Fats, fatty acids and fat metabolism
majority (95%) of the
fats in our food and also the fats stored in our body fat
triglyceride is made of one glycerol and 3 fatty acids.
Glycerol is some sort of sugar and is metabolised in the carbohydrate
fatty acid is made of 3
kinds of atoms: C (carbon), O (oxygen) and H (hydrogen). Fatty acids
have 4 to 24 carbon atoms. Depending on the number of carbons they are
called short chain fatty acids (C4 to C6), medium chain fatty acids (C6
to C12) and long or very long chain fatty acids (C12 and more).
of a fatty acid with 6 carbons (C6):
of a fatty acid with 16 carbons (C16):
acids can be burnt or oxidized in order to produce
oxidation of fatty
acids takes place in the mitochondria of the cell. A mitochondrion can
be seen as the energy factory of the cell.
Activation of a fatty acid
soon as a fatty acid arrives in the cell, it first has to be activated.
is done using a specific enzyme and the result is what we call an
acyl-CoA or acyl-coenzyme A. These acyl-CoA's have, just like the fatty
acid out of which they are made, a several number of carbon atoms.
Depending on the number of carbon atoms, we can speak of short chain,
medium chain, long chain or very long chain acyl-CoA's.
oxidation of the
acyl-CoA happens inside the mitochondria, so the activated fatty acids
first have to be transported through the membrane to the inside of the
Transport of the acyl-CoA
the shorter acyl-CoA's can pass the membrane of the
without any help. The longer acyl-CoA's
(as of C10) need the help of a substance called carnitine.
acyl-CoA will drop its CoA and replace it by a carnitine. The result is
an acylcarnitine that can be transported through the membrane of the
mitochondrion. Once the acylcarnitine is inside the mitochondrion the
carnitine is removed and replaced again by a CoA. The acyl-CoA is now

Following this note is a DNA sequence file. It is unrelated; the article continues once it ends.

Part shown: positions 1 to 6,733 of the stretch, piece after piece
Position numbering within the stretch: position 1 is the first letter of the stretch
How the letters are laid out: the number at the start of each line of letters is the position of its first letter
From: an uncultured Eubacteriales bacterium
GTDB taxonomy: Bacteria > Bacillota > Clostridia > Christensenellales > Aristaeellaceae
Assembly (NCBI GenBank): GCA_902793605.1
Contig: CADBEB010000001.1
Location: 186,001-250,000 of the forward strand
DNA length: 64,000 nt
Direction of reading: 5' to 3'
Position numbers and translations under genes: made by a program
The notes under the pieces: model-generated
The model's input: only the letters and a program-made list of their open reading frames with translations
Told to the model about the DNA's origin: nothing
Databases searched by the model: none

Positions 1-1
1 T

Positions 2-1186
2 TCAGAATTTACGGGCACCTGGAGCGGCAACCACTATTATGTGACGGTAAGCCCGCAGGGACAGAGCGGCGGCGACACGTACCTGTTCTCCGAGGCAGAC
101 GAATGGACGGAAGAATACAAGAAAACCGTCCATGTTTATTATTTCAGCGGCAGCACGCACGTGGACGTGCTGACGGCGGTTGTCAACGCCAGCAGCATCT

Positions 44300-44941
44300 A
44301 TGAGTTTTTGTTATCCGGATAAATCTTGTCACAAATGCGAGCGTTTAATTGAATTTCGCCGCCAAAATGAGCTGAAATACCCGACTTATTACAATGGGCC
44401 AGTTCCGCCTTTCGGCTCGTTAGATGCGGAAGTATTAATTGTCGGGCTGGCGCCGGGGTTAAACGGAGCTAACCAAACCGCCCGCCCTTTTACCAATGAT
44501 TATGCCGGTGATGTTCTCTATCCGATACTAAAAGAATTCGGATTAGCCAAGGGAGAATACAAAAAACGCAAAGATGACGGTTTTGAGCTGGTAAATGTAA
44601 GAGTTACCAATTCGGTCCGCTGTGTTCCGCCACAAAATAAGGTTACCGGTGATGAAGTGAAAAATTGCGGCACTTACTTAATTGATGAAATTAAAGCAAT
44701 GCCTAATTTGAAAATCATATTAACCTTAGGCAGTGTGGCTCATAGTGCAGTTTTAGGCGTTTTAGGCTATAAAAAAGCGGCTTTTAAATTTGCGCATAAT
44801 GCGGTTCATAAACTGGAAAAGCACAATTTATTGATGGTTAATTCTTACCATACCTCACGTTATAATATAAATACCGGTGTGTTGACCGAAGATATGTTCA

ready for being metabolised.
Metabolising of an acyl-CoA: beta-oxidation
biochemical process that happens in 4 steps. For each step a specific
enzyme is needed. Each time the end product of a certain step will be
used as the starting product for the next step.
enzyme needed for the first step is called acyl-CoA dehydrogenase.
There are 4 versions of this enzyme: one for short chain, medium chain,
long chain and very long chain fatty acids.
The enzyme necessary for the oxidation of medium-chain fatty acids is
then called medium-chain acyl-CoA dehydrogenase, or MCAD.
enzymes needed for the
3 other steps are not important with regard to MCAD deficiency
not further discussed in this text. But they are mentioned on the image
below that schematically represents the cycle of beta-oxidation:
end product of beta-oxidation after the 4th step is 1 acetyl-CoA and 1 acyl-CoA that is 2
carbon atoms shorter that the acyl-CoA that was started with. In this
process energy is released.
will be further processed by an other biochemical process (called the
citric acid cylce, Krebs cycle or TCA cycle). It can also be used to
produce ketones. See the pages on the fed-fast cycle for more information
that was also the result of the beta-oxidation, will undergo the
beta-oxidation process again. This cycle will continue until the fatty
acid is completely metabolized.
Medium-chain acyl-CoA dehydrogenase deficiency
deficiency is a deficiency (not properly
working) of an enzym
called acyl-CoA dehydrogenase necessary for the oxidation of medium
chain fatty acids. This enzyme is called the MCAD enzyme elsewhere on this website.
patients with MCAD deficiency the first step of beta-oxidation will not
work properly on medium chain fatty acids, and as a consequence also
the other steps of beta-oxidation will not work.
and very long chain
fatty acids will partially be oxidized until they become medium chain
fatty acids and will thus also need the MCAD enzyme.
Medium-chain acyl-CoA's are accumulated inside the mitochondrion because they cannot be further metabolised.
in times when the fat metabolism is accelerated (when fasting or in
case of illness with fever) the amount of acyl-CoA's can be very high
and this is toxic. It can cause serious complications.
Furthermore the body
count on oxidation of fatty acids for energy and depends on the intake
of sugar from food. In case of fasting or vomiting a lack of
energy can occur, and also this can have serious consequences.
Luckily these acyl-CoA's
don't have to be trapped inside the mitochondria for ever. The body
knows of ways to eliminate these substances, and one of the key players
more about carnitine >